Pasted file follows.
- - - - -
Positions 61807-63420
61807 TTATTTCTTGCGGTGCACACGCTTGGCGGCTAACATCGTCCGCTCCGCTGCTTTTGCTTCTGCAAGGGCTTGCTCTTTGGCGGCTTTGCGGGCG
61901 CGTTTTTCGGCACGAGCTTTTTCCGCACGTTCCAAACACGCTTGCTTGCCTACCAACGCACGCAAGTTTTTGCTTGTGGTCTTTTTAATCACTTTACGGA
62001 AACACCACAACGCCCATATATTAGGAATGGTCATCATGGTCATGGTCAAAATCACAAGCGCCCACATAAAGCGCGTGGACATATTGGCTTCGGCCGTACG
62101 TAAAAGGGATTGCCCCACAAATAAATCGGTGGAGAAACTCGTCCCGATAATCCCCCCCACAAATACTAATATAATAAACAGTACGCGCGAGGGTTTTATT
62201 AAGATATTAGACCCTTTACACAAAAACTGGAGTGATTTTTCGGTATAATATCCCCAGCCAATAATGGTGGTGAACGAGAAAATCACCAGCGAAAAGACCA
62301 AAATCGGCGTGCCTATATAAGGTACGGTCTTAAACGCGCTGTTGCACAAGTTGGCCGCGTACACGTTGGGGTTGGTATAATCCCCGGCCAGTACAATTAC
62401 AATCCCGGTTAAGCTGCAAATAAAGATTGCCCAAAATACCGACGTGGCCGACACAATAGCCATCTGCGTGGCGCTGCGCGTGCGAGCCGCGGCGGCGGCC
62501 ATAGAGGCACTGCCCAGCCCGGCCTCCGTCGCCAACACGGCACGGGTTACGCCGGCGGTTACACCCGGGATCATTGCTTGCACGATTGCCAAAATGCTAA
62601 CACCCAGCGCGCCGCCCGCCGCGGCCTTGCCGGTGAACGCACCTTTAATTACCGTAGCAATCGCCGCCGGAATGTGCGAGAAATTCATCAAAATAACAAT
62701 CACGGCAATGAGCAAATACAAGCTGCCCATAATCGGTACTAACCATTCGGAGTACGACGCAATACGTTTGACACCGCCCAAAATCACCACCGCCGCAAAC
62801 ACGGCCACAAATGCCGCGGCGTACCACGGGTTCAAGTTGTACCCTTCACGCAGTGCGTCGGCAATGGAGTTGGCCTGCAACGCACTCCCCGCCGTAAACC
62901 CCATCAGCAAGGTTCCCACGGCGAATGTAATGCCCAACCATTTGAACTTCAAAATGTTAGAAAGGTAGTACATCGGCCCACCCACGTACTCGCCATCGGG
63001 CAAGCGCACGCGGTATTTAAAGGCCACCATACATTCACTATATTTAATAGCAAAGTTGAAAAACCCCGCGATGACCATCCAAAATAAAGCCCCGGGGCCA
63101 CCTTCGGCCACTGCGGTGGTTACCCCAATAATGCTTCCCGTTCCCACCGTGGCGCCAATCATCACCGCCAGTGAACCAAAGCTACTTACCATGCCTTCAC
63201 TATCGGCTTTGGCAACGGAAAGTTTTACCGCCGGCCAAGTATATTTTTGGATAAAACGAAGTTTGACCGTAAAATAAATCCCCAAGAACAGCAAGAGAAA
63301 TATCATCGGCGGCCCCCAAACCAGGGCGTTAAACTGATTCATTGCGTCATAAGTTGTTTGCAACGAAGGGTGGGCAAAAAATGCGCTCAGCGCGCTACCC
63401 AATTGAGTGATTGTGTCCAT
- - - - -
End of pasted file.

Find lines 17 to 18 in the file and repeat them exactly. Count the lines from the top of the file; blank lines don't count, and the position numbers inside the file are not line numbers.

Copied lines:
63301 TATCATCGGCGGCCCCCAAACCAGGGCGTTAAACTGATTCATTGCGTCATAAGTTGTTTGCAACGAAGGGTGGGCAAAAAATGCGCTCAGCGCGCTACCC
63401 AATTGAGTGATTGTGTCCAT